Le séminaire du groupe de travail Pluralité et
Quantification, se réunit dorénavant dans le cadre du projet
Labex PLU - Plurality and Individuation of Reference, et se
tiendra dans les locaux de l'UFR de Linguistique de l'Université
Paris 7, 175 rue du Chevaleret, 75013 salle D401 (Salle du Conseil).
Calendrier : le Jeudi de 14h00 à 16h00.
Responsables : Marta Donazzan et Carmen Dobrovie-Sorin
Abstract : We will discuss the advantages and the shortcomings of some of the most recent propositions concerning homogeneity and countability in the verbal domain, comparing in particular Rothstein's (2004) proposal about VP lexical structure and Landman & Rothstein's analysis of incremental homogeneity and nominal reference (Landman & Rothstein 2010 and Landman & Rothstein 2011a,b).
Rothstein, S. (2004) Structuring events Oxford: Blackwell
Landman & Rothstein (2010) Incremental homogeneity and the felicity of aspectual FOR-phrases. In M. Rapapport Hovav, I. Sichel, and E. Doron (Eds.), Syntax, Lexical Semantics and Event Structure. Amsterdam : John Benjamins.
Landman, F. and S. Rothstein (2011a,b). The felicity of aspectual for-phrases. part 1 : homogeneity/ Part 2: Incremental homogeneity. In Language and Linguistics Compass. Oxford : Blackwell-Wiley.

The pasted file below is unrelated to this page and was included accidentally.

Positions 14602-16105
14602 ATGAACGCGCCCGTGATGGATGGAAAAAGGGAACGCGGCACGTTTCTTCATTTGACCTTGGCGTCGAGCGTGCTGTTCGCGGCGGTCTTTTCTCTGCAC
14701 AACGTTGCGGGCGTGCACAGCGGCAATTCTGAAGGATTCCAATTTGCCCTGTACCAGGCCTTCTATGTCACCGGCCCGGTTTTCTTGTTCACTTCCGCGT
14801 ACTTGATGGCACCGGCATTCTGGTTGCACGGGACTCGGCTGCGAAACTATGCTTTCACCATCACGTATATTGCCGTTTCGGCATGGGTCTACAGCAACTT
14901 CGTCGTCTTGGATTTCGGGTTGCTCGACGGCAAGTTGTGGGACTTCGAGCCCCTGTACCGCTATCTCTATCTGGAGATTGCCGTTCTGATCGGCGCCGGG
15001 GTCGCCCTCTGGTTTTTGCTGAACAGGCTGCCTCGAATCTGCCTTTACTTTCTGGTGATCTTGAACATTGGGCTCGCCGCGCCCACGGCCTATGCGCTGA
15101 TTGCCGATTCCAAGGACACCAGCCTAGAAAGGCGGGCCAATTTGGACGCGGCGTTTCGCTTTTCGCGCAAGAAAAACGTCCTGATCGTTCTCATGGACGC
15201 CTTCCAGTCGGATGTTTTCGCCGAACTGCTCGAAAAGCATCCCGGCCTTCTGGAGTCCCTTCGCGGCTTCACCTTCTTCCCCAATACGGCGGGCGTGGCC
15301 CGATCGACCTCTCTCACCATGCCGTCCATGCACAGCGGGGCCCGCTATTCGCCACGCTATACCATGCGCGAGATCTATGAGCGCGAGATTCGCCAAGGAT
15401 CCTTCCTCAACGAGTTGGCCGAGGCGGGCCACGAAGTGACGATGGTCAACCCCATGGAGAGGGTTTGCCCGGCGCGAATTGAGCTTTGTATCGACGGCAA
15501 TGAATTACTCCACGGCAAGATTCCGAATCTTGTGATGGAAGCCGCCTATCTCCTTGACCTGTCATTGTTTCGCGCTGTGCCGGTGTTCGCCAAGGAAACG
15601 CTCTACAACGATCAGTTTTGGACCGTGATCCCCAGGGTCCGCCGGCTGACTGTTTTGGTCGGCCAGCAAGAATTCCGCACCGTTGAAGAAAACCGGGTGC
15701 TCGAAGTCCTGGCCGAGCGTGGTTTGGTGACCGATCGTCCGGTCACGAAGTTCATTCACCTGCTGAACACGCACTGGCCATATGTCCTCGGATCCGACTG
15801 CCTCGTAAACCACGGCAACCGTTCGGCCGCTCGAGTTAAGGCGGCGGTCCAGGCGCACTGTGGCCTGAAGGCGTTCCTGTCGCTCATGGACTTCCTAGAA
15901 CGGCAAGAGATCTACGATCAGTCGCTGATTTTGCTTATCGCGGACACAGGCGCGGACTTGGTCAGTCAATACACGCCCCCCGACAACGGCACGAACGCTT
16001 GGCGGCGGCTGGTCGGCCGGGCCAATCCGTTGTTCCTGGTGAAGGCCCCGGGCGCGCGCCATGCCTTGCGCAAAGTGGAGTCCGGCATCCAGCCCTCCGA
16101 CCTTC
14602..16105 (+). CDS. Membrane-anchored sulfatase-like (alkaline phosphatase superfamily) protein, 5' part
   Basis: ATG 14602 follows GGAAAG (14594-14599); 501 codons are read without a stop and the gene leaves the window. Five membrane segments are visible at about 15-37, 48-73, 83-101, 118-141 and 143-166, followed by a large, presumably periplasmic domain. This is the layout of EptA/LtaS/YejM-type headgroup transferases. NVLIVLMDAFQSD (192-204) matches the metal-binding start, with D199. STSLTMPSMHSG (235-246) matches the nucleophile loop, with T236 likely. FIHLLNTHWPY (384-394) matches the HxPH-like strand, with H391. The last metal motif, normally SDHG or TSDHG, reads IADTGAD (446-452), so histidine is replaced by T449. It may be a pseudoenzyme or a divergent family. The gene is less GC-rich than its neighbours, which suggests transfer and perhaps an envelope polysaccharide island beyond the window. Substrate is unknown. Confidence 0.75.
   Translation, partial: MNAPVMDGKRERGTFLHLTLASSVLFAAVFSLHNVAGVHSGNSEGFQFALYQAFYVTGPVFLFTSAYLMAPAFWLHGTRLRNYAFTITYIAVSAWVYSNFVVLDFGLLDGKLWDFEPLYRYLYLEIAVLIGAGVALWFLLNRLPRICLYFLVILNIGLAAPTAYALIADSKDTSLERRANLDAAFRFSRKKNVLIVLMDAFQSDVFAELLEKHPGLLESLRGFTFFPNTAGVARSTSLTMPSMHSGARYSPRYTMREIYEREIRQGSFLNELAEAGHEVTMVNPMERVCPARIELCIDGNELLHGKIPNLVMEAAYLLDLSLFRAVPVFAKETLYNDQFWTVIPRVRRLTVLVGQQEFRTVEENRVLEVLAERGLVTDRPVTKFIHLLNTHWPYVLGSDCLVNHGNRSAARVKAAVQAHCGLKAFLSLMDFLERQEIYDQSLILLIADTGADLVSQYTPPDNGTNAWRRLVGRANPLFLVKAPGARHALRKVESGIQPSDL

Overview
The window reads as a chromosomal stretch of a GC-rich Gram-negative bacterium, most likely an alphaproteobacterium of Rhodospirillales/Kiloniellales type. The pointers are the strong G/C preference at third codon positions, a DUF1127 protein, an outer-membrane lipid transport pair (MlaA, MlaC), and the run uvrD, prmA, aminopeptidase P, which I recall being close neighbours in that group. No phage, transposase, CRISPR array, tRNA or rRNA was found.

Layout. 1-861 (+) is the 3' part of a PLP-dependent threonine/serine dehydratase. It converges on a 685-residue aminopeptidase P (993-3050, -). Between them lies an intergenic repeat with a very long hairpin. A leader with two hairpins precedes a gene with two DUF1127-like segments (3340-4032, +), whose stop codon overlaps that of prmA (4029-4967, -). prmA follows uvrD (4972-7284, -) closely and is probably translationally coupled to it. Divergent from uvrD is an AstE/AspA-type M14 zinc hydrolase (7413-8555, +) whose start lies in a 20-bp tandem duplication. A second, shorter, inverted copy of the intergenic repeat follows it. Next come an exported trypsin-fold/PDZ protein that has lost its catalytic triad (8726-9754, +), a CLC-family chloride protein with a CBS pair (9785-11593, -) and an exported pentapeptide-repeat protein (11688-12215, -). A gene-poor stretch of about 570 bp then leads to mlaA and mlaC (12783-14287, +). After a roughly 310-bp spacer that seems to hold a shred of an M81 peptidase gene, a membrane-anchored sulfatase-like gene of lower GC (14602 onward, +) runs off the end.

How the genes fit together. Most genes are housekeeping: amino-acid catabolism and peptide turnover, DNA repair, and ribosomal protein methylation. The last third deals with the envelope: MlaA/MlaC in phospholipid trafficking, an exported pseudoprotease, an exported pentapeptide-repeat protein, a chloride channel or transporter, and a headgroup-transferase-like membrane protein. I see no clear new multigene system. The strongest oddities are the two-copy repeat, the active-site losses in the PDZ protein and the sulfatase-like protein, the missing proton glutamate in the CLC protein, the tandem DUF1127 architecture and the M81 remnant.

Abstract : This paper argues that collective terms (such as that pack of dogs or that pile of dishes) and the corresponding individual terms (i.e. those dogs and those dishes) denote the same individual; in other words, that a morphologically singular collective term denotes a plural individual. This `coreferentiality hypothesis' is the null hypothesis, since it doesn't require any enrichment of the ontology with new individuals, such as Link's (1984) `impure atoms', Landman's (1989a) `groups' or Schwarzschild's (1996) `bunches'. The argument in favor of this coreferentiality hypothesis is twofold. On the one hand, I note that the replacement of a collective term with the corresponding individual term (and vice versa) most often doesn't affect neither truth-conditions nor grammaticality, even in cases of distributive predication. As distributive predication is peculiar to plural-denoting terms, a collective term should therefore denote a plural individual. On the other hand, I show how to account under this coreferentiality hypothesis for some linguistic evidence that at first sight seems to point against it. I consider two such linguistic facts: predicate non-sharing between a collective term and the corresponding individual term and the special behavior of collective terms with reciprocals. The apparent paradox of a morphologically singular collective term denoting a plural individual is resolved with a new semantics for number morphology.